Owing to the quirkiness of birth order and longevity, my wife’s first cousin Henry recently turned 99 years old.
Now his hearing ain’t what it used to be, but he’s sharp as a tack, keeps up with current events and is as quick as anyone with the one-liner.
Over the last few years I’ve made it a point to stop by Henry’s house from time to time for a visit and some lunch.
Inevitably, during a lull in the conversation, he’ll point to the big stack of bulk mail sitting on his table and sigh, “You wouldn’t believe how much of this crap I get every day.”
You see, Henry has donated to a number of causes over the years.
And as we all know, no good deed goes unpunished. In his case, cash donations begat ever more solicitations.
While reading through several of the letters, I noticed a few distinct styles…
There’s the one we’re most familiar with, the personal story. It typically begins with a heartrending narrative about an individual, family or community.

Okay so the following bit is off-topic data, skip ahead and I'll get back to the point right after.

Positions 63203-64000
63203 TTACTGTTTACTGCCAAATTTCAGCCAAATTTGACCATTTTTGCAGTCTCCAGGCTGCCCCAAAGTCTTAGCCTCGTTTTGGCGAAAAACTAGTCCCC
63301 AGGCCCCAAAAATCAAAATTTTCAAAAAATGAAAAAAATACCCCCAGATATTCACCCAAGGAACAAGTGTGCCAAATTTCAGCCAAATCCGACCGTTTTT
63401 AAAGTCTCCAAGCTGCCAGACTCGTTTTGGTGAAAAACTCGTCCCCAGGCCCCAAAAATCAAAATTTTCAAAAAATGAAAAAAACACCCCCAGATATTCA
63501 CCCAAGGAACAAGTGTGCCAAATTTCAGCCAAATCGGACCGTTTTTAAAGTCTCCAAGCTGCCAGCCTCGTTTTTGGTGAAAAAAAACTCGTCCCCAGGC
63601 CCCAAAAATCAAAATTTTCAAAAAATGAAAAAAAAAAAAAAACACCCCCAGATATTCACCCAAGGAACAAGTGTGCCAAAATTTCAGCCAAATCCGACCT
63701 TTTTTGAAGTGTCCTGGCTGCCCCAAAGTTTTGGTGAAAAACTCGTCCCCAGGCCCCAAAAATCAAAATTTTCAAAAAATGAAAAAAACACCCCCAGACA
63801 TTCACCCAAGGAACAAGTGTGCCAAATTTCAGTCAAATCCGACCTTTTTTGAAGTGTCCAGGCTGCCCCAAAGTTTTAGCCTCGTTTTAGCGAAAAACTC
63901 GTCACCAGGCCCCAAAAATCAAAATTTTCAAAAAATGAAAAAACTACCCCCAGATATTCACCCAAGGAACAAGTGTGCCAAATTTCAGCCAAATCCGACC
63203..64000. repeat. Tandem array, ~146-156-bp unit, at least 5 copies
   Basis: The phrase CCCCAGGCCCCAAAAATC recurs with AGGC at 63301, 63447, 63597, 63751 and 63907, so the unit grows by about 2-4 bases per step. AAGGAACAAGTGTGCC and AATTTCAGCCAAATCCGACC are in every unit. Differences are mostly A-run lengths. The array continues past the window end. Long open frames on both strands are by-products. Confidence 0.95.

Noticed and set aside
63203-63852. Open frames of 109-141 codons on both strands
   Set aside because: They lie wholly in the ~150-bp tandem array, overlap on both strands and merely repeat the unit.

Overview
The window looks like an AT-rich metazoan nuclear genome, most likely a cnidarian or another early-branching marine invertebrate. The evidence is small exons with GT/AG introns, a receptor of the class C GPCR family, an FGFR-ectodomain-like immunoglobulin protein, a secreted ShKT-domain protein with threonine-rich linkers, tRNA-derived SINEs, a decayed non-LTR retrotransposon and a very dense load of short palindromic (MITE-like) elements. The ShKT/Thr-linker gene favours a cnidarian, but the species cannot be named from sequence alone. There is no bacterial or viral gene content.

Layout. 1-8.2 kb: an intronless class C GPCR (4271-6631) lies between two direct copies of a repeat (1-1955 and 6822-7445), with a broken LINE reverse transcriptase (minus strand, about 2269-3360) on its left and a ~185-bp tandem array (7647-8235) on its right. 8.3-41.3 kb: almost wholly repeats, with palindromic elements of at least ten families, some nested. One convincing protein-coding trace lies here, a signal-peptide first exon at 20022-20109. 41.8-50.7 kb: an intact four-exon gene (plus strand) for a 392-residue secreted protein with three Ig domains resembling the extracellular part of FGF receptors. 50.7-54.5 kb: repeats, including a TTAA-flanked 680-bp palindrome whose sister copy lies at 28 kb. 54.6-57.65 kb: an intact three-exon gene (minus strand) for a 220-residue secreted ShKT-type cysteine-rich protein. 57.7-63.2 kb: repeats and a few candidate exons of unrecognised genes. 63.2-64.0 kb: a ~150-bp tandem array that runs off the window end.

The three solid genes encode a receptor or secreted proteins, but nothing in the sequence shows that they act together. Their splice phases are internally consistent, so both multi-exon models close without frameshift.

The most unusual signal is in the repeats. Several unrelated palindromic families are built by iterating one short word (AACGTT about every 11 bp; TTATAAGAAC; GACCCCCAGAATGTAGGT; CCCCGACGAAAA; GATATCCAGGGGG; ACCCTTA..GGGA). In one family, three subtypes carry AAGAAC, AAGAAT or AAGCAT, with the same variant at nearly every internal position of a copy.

There’s the no-nonsense, in-your-face style. This one firmly and repeatedly directs readers with statements like, “I need you to make a donation today so we can continue our mission.”
Then of course, there are the guilt-laden gifts: address labels, note pads, pens, flags, posters, calculators and even hard cash.
Afterwards, I began wondering if these approaches still work.
Turns out that the Direct Marketing Association, the group that measures such things, says the response rate for non-profit mail has dropped by a whopping 25 percent in the last 10 years.
Social media and email have taken up some of the slack, but not nearly enough to close the gap. And while telephone solicitation still produces the best results, it comes with a big price tag.
So what’s going on? Why keep doing the same-old-same-old in the face of declining returns?
I think the answer partly lies in not adequately identifying and responding to valid contributor concerns. And as luck would have it, these concerns are pretty similar to those of B2B buyers.
Here’s what I mean…
The bottom line: Buyers are concerned about more than products and services. But most B2B companies tend to ignore those concerns in their marketing and sales messaging. And that opens a big opportunity for you to differentiate your own company.
In the meantime, Henry has about 1,400 calendars he’s trying to unload. Let me know if you need one.